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E4 OVERVIEW OF HIGH-CONTAINMENT BIOLOGICAL LABORATORIES IN RUSSIA Michael V. Ugrumov1 and Sergey V. Netesov2 1 Councilor of the President of RAS on Foreign Affairs and Biology, Moscow, Russia 2 Vice Rector, Research, Novosibirsk State University, Novosibirsk, Russia Russia’s extensive experience in working with dangerous pathogens in high-containment laboratories can be traced back to the country’s early efforts to improve public health through research, vaccine production, and development and implementation of vaccination strategy.1 The work led to success in antiplague efforts during the 1920s and 1930s, national eradication of smallpox in 1939, and the successful start of measles and poliomyelitis control through vaccine development followed by mass long- term vaccinations. That expertise has continued to the present day where the Russian Federation is home to 19 World Health Organization (WHO) Collaborating Centers including the WHO Collaborating Centre for Tuberculosis at the Central Tuberculosis Research Institute (CTRI), Russian Academy of Medical Sciences; the WHO Collaborating Centre for Orthopoxvirus Diagnosis and Repository for Variola Virus Strains and DNA at the State Research Center of Virology and Biotechnology (“Vector” Center) in Koltsovo (Novosibirsk Region), under Rospotrebnadzor supervision; and the WHO Collaborating Centre for Training in Multidrug-Resistant Tuberculosis at the Novosibirsk TB Research Institute.2 The Vector Center also hosts a WHO Influenza H5 Avian Influenza Reference Center,3 and the WHO National Influenza Center is functioning actively in the St. Petersburg Institute of Influenza, which since last year has been supervised by the Ministry of Public Health and Social Development of the Russian Federation.4 Additionally, the Russian Federation also has two World Organization for Animal Health (OIE) Collaborating Centers5 and three OIE Reference Laboratories, which are responsible for dourine, equine rhinopneumonitis, and foot and mouth disease.6 The current practice of monitoring, studying, and controlling infectious diseases outbreaks in Russia is based on the following regulatory documents: • Charter of Federal Service on Customers' Rights Protection and Human Well-being Surveillance (Rospotrebnadzor) approved on 30.06.2004,7 • the 2005 International Health Regulations,8 and • the State Order #60 dated 2 February, 2006.9 1 E.A. Stavskiy, N.B.Cherny, A.A. Chepurnov, S.V. Netesov, Anthology of Some Biosafety Aspects in Russia (up to 1960), in Anthology of biosafety V. BSL-4 laboratories, J.Y. Richmond, Editor. 1999, American Biological Safety Association: Mundelein, IL. p. 29-91. 2 WHO. World Health Centers Global Database. [cited April 28, 2011]; Available from: http://apps.who.int/whocc/Search.aspx.; State Research Center of Virology and Biotechnology-Vector. [cited 5 May 2011]; Available from: http://www.vector.nsc.ru/DesktopDefault.aspx?lcid=9&tabindex=1&tabid=52. 3 [cited October 26, 2011]; Available from: http://www.who.int/influenza/gisrs_laboratory/h5_reflabs/h5_reference_laboratories/en/index.html 4 [cited May 23, 2011]; Available from: http://www.influenza.spb.ru/en/influenza_surveillance_system_in_russia/who_national_influenza_centre/. 5 OIE. List of Centres: OIE -World Organization for Animal Health. [cited April 28, 2011]; Available from: http://www.oie.int/our-scientific-expertise/collaborating-centres/list-of-centres/. 6 OIE. List of Laboratories: OIE -World Organization for Animal Health. [cited April 28, 2011]; Available from: http://www.oie.int/our-scientific-expertise/reference-laboratories/list-of-laboratories/. 7 http://old.rospotrebnadzor.ru/department/regulations/ (Charter of Rospotrebnadzor) 8 International Health Regulations -2005. http://www.who.int/ihr/en 9 Russian State Order #60: http://www.rg.ru/2006/02/17/monitoring-dok.html. 161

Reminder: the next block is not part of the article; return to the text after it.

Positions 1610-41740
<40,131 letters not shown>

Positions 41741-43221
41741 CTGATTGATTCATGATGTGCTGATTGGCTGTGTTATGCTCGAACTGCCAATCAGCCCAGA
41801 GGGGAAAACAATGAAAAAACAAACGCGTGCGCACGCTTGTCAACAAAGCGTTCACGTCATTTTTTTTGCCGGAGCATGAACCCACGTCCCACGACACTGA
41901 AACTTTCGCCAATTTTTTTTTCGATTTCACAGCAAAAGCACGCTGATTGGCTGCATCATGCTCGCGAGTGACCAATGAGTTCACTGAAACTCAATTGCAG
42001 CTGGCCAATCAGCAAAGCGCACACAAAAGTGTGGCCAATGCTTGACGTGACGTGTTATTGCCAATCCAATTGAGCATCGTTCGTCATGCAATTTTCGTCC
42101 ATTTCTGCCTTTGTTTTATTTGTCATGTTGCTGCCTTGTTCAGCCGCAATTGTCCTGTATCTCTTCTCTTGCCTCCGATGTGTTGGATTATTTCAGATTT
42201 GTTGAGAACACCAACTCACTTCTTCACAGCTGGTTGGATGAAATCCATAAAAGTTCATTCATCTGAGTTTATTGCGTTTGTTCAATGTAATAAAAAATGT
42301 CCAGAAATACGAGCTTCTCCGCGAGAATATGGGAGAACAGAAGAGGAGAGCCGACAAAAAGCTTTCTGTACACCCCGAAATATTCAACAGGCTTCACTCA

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162 Biosecurity Challenges Building on these primary regulating documents, the special Order of Rospotrebnadzor #88 dated 17 March 2008 issued instructions about the measures on monitoring for infectious and parasitary diseases agents.10 This last order lists four types of research and monitoring centers: 1. The list of regional centers for monitoring the infectious and parasitic disease agents of pathogenicity groups 2-4 (roughly equivalent to BSL1-3 according to WHO classification)— Appendix 1 in;11 2. The list of regional centers for monitoring the infectious and parasitic disease agents of pathogenicity groups 1-2 (roughly BSL-3-4 according to WHO classification)—Appendix 2 in;12 3. The list of reference centers for monitoring the infectious and parasitic disease agents with functions under the International Health Regulations (20050—Appendix 3 in;13 4. The list of national centers for verification of diagnostic work and national centers that fulfill the functions of State Collections of Rospotrebnadzor—Appendix 4 in.14 All Russian BSL-3 and BSL-4 laboratories are listed in these Appendices, including Russia’s 17 regional anti-plague centers. Additionally, this Order also describes the area of responsibility of each Institute/Center and charters types of these Institutes/Centers. The special national Sanitary Regulations (SR) one of which is the SP 1.3.1285-03 on “Safe handling of micro-organisms in pathogenic hazard groups I-II”,15 whose observance is mandatory, form the foundations of Russian laboratory practices for these Institutes/Centers as well as public health and educational university laboratories.16 The SR specify a full spectrum of biosafety practices including disinfection procedures, sewage water testing, safe transport of pathogens, and safe practices for hospital work. The SR also describe procedures for obtaining permission to work with recombinant DNA and Hazard Groups I-IV microorganisms from the State Sanitary-Epidemiological Inspection Committee17 and make provisions for laboratory inspections and compliance monitoring.18 Hazard groups I, II, II, and IV in the Russian classification system are roughly equivalent to the WHO’s risk groups IV, III, II, and I, respectively.19 Russia has stringent standards to prevent accidents at high-containment facilities, and the Sanitary and Epidemiological Regulations SP 1.3.1285-03 on “Safe handling of micro-organisms in pathogenic hazard groups I-II” describe the procedures to follow in response.20 It is a result of a long history of work with dangerous pathogens in Russian microbiological laboratories during which time laboratory accidents took place a few times; some important laboratory infection cases that occurred in Russia between 1950 and 10 Russian State Order #88: http://old.rospotrebnadzor.ru/docs/order/?id=1832. 11 Russian State Order #88: http://old.rospotrebnadzor.ru/docs/order/?id=1832. 12 Russian State Order #88: http://old.rospotrebnadzor.ru/docs/order/?id=1832. 13 Russian State Order #88: http://old.rospotrebnadzor.ru/docs/order/?id=1832. 14 Russian State Order #88: http://old.rospotrebnadzor.ru/docs/order/?id=1832. 15 Russian Sanitary Regulations for special and other dangerous pathogens of 1-2 pathogenicity groups: http://www.lytech.ru/articles_31.htm. 16 E.A. Stavskiy, B. Johnson, R.J. Hawley, J.T. Crane, N.B. Cherny, I.V. Renau, S.V. Netesov, Comparative Analysis of Biosafety Guidelines of the USA, WHO, and Russia (Organizational and Controlling, Medical and Sanitary- Antiepidemiological Aspects). Applied Biosafety, 2003. 8(3): p. 118- 127. 17 Russian Sanitary Regulations for special and other dangerous pathogens of 1-2 pathogenicity groups: http://www.lytech.ru/articles_31.htm. 18 Russian Sanitary Regulations for special and other dangerous pathogens of 1-2 pathogenicity groups: http://www.lytech.ru/articles_31.htm. (page 12) 19 E.A. Stavskiy, B. Johnson, R.J. Hawley, J.T. Crane, N.B. Cherny, I.V. Renau, S.V. Netesov, Comparative Analysis of Biosafety Guidelines of the USA, WHO, and Russia (Organizational and Controlling, Medical and Sanitary- Antiepidemiological Aspects). Applied Biosafety, 2003. 8(3): p. 118- 127. 20 Russian Sanitary Regulations for special and other dangerous pathogens of 1-2 pathogenicity groups: http://www.lytech.ru/articles_31.htm.